Nonprofit groups frustrated by Washington County on covid relief spending

American Rescue Plan

The American Rescue Plan provides $350 billion in federal money for eligible state, local, territorial and tribal governments nationwide to offset the impact of the covid-19 pandemic, according to information from the Treasury Department. Washington County received about $23 million in 2021 under the plan and expects to receive another $23 million this year. Benton County will receive a total of about $54 million — $27 million per year in 2021 and 2022.

Source: NWA Democrat-Gazette

FAYETTEVILLE — Sadness and frustration were among the words used by the directors of a pair of nonprofit organizations to describe their interaction with Washington County government over the use of the county’s $46 million in American Rescue Plan money.

“It’s frustrating because I feel like there are no straight answers, they talk around it,” April Bachrodt said of her efforts to access some of the county’s share of American Rescue Plan money for the Magdalene Serenity House.

Washington County has no process allowing organizations to apply for the money. An ordinance that would have set aside a percentage of the rescue plan money for nonprofit organizations and have the county set up a procedure for accepting and reviewing applications for funding was proposed last year by Jim Wilson, justice of the peace for District 14, but it never moved past the committee stage. In February, the Quorum Court passed an ordinance declaring that county government-related expenditures would be the first priority for the relief money.

Magdalene Serenity House provides services for women who have been incarcerated to help them break the cycle of arrest and incarceration. Bachrodt said the organization is about four years old and has room for up to eight women in its primary, two-year residential program.

Residents receive services for mental and physical health needs, including counselling, medical and dental care, assistance with application for benefits, job and education readiness, legal advocacy, and life skills training, according to the group’s website.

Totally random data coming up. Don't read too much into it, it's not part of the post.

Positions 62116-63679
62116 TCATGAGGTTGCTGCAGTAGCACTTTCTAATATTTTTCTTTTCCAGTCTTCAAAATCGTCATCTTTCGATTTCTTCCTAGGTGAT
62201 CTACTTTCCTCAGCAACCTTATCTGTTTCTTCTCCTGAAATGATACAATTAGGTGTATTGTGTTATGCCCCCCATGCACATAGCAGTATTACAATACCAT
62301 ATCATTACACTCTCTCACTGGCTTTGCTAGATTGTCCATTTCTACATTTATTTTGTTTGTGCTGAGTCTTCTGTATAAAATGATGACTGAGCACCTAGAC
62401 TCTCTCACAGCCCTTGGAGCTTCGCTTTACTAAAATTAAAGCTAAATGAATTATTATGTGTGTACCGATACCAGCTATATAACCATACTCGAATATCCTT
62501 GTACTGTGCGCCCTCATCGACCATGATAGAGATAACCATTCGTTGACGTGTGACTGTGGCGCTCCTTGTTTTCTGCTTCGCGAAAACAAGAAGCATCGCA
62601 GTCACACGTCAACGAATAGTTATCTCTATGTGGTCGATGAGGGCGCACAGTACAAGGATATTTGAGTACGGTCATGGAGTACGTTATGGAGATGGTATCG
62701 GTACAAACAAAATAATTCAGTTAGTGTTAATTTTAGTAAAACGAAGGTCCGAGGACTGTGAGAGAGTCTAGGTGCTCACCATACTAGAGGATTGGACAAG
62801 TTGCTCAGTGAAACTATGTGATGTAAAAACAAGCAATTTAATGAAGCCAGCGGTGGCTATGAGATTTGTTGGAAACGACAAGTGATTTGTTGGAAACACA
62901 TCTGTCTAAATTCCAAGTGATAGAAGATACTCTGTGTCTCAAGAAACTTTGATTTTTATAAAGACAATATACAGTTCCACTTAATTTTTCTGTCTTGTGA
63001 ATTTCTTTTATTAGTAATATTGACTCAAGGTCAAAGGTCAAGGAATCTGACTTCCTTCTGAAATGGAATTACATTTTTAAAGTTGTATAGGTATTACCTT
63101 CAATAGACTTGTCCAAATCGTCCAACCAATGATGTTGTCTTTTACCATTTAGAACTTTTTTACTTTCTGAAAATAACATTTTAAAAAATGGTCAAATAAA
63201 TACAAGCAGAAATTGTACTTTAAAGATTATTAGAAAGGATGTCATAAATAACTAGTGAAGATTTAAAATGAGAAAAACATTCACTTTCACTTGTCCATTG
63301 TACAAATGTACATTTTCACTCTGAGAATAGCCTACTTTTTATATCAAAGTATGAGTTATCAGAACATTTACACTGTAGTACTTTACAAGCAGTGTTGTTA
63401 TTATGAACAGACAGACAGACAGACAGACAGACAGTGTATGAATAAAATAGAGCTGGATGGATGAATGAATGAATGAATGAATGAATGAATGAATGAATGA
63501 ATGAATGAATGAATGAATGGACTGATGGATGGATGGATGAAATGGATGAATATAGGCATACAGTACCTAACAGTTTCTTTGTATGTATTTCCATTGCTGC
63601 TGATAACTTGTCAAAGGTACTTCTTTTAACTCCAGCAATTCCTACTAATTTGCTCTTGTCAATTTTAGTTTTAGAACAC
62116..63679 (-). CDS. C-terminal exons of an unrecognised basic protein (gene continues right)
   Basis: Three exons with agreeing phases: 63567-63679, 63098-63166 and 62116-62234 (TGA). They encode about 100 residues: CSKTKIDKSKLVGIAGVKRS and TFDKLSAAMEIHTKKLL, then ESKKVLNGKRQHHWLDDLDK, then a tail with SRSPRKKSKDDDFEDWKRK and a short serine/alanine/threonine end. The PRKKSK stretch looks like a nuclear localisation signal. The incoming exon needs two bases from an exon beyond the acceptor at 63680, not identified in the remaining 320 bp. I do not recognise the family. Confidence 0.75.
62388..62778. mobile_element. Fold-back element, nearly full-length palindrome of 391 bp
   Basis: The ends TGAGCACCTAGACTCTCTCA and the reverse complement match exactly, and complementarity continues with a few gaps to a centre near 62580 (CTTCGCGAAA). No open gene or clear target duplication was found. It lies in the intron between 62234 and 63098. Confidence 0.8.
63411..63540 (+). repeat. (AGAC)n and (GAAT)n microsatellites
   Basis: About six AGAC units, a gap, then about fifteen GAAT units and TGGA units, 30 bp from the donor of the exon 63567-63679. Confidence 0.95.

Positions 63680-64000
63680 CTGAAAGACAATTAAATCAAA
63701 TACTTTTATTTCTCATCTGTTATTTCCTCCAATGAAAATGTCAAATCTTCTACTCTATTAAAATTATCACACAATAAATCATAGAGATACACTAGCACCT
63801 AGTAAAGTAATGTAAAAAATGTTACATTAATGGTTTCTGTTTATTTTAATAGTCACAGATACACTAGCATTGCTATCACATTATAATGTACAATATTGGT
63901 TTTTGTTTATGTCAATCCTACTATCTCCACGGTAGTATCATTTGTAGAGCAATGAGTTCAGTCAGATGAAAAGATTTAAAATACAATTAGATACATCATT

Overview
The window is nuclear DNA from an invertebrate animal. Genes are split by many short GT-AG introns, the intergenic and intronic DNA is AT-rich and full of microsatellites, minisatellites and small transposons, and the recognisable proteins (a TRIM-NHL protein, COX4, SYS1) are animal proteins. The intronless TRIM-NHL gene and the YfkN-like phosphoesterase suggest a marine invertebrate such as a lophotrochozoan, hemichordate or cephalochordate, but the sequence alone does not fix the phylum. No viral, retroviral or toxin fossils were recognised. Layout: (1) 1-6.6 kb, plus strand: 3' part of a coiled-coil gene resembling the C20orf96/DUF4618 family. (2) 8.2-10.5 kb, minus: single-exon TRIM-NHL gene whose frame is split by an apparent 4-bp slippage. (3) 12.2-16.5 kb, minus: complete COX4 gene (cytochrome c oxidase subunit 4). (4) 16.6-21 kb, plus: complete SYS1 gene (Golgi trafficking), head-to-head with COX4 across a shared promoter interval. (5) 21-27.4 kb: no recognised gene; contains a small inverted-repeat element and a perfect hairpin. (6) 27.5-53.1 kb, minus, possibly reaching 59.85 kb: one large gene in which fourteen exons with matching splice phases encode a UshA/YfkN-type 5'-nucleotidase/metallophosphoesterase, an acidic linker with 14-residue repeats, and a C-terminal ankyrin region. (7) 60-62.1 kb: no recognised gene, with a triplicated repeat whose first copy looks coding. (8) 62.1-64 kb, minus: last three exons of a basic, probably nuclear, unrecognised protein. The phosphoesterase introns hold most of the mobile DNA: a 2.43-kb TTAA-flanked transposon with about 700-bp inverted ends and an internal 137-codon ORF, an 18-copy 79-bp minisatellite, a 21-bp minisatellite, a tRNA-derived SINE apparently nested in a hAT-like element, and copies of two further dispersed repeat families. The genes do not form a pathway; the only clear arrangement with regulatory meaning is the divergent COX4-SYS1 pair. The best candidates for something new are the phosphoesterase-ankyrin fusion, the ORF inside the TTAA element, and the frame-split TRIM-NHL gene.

Bachrodt said the program is working and needs to expand, but money is needed to renovate a recently acquired residence to house more women. Since January, she said, the program has contacted 62 women who were being released from the Northwest Arkansas Community Corrections Center in Fayetteville and 45 of them met the qualifications for the services offered by Magdalene Serenity House.

She said the group managed to raise the purchase price of an adjacent house and property and has about $74,000 in hand for renovation work, but the cost to renovate the house has been estimated at $168,000.

Bachrodt said the organization relies on grants and contributions from donors to operate, leaving little money for the expansion project. She said the possible infusion of money from the county’s rescue plan funds would speed up the process. She has been hosting justices of the peace on tours of the facility to try to persuade them of its value.

“I want them to see what can be done and that jail and prison is not the only way,” she said. “There are compassionate ways to help these women.”

The Quorum Court has declared county government needs will be the priority for the money and nonprofit groups may be able to apply for any money that remains.

The Quorum Court has also discussed paying for an $18 million-$20 million jail expansion using the rescue plan money and has also discussed a $5 million expansion of the county’s Juvenile Justice Center. With expenditures already approved, those projects would use most or all of the county’s remaining money.

Information from Washington County shows the Quorum Court used about $6.3 million from the American Rescue Plan fund’s 2021 budget, with about $5.3 million being for premium pay and bonuses for county employees. The county returned about $292,000 of that money to the fund in January after it was not spent in 2021. The money from the 2021 American Rescue Plan budget also included $250,000 for design work on a proposed expansion of the jail and $250,000 for design work on a possible expansion of the Juvenile Justice Center. Another $250,000 was appropriated for new electronic poll books for the Washington County Election Commission. The justices of the peace also approved spending about $265,000 for remodeling and new furniture for the County Assessor’s Office.

The justices of the peace have also appropriated about $12.9 million from the American Rescue Plan fund’s 2022 budget so far. That total includes about $5.4 million to buy self-contained breathing apparatus and equipment for rural fire association, $2.9 million to support the Upskill NWA jobs program, about $1.5 million for new ambulances and equipment for Central Emergency Medical Services, $315,000 to continue a contract with Returning Home to help men with parole violations avoid reincarceration, and about $4.9 million in premium pay for county employees.

The Quorum Court has also approved transferring $10 million of the county’s $23 million in 2022 American Rescue Plan money to a special Revenue Replacement fund. That money has fewer restrictions on its use than the money remaining in the rescue plan fund.

Patrick Deakins, justice of the peace for District 5 and chairman of the Finance and Budget Committee, said he supports the use of the federal relief money for the jail project and is comfortable with the bulk of the money going there.